Is there a more fickle theatrical form than the biographical jukebox musical? Most of them manage to find an audience, but very few of them feel like satisfying nights of entertainment.
Compressing a whole life of highs and lows into a two-and-a-half-hour piece of theatre, packed with musical numbers, is a difficult enough juggling act. Then you have to shape the narrative so that your subject’s greatest hits will emerge naturally, and you almost always have to deal with their death, and still send the audience out on a high.
(The easy solution is usually a light and bright megamix to bring the audience back to their feet and bopping along back to the car park.)
Dream Lover – The Bobby Darin Musical is a rare thing: an entirely homegrown biographical musical that, at last night’s world premiere, really worked.
The book, by Frank Howson and John Michael Howson, along with Simon Phillips and Carolyn Burns, is pretty watertight; well-paced, securely structured, and packed with killer songs, such as Mack the Knife, Beyond the Sea, Dream Lover, Splish-Splash, and If I Were a Carpenter.
The creative team have struck dramatic gold with Bobby Darin as their subject. The American singer/songwriter/movie star was diagnosed with a serious heart condition as a young boy. Doctors advised him he wouldn’t live long, so he threw himself into his work and life with extraordinary energy throughout the 1950s, ’60s and early ’70s, knowing it could all end at any point.
Then there’s his headline-grabbing marriage with young Hollywood star Sandra Dee, a shocking family secret, and his high-profile advocacy for civil rights.
The book lithely leaps through certain chapters of Darin’s life — we really don’t need to know how Darin got his first record deal, so the writers leave those details out — and slows down for moments of pathos when appropriate. The writers even manage to deal with Darin’s death in a way that feels dramatically satisfying, and doesn’t involve a back-from-the-grave megamix.
In saying that, the dialogue leans too heavily on cliches, and is a little too neat. It needs to be injected with some quirks and the kind of surprises and imperfections that make a world real.
But in moving this story from the page to the stage, director Simon Phillips, the cast and entire creative team, have created an electrifying and surprisingly moving piece of theatre. This is Australia’s musical theatre “dream team”, and they don’t disappoint.
There’s no “out of town tryout” on this show, but it’s come together gorgeously. It whips from moment to moment with visual pizazz, thanks to Brian Thomson’s chic and sparkling set, and Academy Award-winner Tim Chappel’s flashy, pitch-perfect period costumes. Andrew Hallsworth’s eccentric, ’50s and ’60s-inspired choreography all but steals the show, while the superb 18-piece on-stage big band (under Daniel Edmonds’ musical direction) gives the whole show its drive and swagger.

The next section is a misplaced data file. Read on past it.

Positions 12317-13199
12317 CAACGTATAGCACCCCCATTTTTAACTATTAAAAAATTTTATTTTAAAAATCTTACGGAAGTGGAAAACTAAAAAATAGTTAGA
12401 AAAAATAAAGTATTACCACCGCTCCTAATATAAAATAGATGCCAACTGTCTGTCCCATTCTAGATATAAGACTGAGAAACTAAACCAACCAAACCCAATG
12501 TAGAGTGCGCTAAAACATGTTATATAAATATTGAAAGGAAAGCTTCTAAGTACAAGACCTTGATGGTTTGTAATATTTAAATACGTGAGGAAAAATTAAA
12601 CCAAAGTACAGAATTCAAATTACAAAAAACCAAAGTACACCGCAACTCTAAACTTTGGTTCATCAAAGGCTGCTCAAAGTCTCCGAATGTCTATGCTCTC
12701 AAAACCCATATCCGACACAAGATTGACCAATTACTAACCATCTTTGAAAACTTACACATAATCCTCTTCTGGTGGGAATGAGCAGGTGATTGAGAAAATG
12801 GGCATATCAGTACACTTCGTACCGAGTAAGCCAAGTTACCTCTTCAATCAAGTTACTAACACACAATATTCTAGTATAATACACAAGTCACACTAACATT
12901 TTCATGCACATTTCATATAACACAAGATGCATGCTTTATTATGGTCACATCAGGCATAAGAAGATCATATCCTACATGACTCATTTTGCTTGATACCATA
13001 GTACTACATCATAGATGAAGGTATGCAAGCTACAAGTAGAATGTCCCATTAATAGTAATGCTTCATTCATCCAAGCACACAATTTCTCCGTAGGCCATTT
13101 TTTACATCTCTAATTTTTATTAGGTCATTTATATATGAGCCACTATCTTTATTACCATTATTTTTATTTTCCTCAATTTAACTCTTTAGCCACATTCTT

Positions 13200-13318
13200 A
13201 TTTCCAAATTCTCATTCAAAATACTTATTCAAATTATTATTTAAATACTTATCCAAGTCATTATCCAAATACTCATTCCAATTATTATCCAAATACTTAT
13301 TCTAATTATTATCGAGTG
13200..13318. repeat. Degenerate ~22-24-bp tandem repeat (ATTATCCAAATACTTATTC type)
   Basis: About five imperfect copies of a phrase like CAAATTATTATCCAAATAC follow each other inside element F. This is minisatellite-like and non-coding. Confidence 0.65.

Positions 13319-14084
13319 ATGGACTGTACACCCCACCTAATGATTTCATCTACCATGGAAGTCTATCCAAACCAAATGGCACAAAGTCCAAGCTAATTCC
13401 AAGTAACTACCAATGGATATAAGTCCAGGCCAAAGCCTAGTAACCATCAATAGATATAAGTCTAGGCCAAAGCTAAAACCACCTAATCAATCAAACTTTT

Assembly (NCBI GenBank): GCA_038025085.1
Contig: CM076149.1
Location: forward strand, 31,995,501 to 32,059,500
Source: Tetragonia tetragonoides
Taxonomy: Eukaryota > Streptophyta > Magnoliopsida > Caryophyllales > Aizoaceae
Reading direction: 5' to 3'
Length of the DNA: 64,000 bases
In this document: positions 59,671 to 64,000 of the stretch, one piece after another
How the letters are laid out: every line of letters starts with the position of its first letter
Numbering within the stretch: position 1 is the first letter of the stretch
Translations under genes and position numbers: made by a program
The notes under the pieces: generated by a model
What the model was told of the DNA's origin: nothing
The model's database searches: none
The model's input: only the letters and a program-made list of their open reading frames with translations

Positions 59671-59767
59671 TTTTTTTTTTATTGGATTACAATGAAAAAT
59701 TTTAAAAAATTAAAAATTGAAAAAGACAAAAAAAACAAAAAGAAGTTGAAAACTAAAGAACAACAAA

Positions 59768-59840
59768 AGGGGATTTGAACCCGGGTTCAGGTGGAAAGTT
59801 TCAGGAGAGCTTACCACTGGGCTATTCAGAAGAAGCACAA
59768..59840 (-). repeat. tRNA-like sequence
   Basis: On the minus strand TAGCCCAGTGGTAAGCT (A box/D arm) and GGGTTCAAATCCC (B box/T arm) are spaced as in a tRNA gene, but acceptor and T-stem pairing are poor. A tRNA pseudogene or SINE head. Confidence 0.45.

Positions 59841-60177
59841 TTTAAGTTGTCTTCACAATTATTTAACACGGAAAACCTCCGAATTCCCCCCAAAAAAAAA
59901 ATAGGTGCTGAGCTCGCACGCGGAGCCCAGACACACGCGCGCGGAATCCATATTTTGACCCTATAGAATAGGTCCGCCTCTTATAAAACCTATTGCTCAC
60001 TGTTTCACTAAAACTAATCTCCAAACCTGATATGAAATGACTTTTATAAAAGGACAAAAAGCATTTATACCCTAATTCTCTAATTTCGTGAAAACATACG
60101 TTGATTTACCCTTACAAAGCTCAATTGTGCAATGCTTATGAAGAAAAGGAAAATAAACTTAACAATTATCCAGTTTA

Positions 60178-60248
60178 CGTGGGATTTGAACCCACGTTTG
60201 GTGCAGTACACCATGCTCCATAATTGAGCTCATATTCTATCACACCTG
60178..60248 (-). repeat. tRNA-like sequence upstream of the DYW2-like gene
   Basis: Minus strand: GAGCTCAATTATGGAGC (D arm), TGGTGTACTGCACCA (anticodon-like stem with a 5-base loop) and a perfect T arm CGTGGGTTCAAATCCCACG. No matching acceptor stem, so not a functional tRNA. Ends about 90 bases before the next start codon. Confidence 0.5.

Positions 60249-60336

Musical theatre and cabaret star turned TV personality, David Campbell is absolutely dazzling as Bobby, gracefully and coolly sliding in and out of knockout musical number after knockout musical number. It’s a massive role, and god only knows how he manages to perform the show eight times a week while continuing to host two and a half hours of live TV each morning on Today Extra.
Like everybody on stage, he elevates the dialogue substantially with commitment and pure heart.
There’s one scene in the second act in which Bobby learns that the two people he loved and trusted most had been lying to him for his entire life. If you’ve read much about the production, you know what the twist is. And you also know that Campbell has experienced an identical discovery in his life. It’s an intensely moving moment and something so personal for Campbell, it feels almost voyeuristic to watch his quietly tormented reaction to this bombshell.
Relative newcomer Hannah Fredericksen stars opposite Campbell as Sandra Dee, and proves herself to be a major new star of musical theatre. She lights up the stage at least as much as Campbell, unleashing a powerhouse vocal performance and a dramatic sensitivity well beyond her years and experience.
Caroline O’Connor lends the production even more weight in her dual roles as Darin’s “mother” Polly Cassotto, and Dee’s mother Mary Douvan, while there are fine supporting performances from Marney McQueen, Bert LaBonte, Martin Crewes, and Brendan Godwin (who shares his role as Young Bobby with Nicholas Cradock and Kyle Banfield). Even ensemble member Phoebe Panaretos shines in a brief appearance as Connie Francis.
Dream Lover isn’t perfect: the relationship between the very damaged Sandra and Bobby is well on its way to becoming something quite lovely and real, but a few missteps in the staging throw things off balance in some moments. And the impact of Darin’s relationship with Robert Kennedy, and his commitment to civil rights for black Americans, is undercut by some slightly clumsy writing, and the fact that there’s only one non-white performer on stage (and at one point, a whole bunch of white performers sing about freedom while wearing afros).
But this is a very solid piece of home-grown entertainment which transports the audience into a world of glamour populated by real and fragile people, and tells an extraordinary showbiz story.
To do all of that, without a megamix, is genuinely impressive.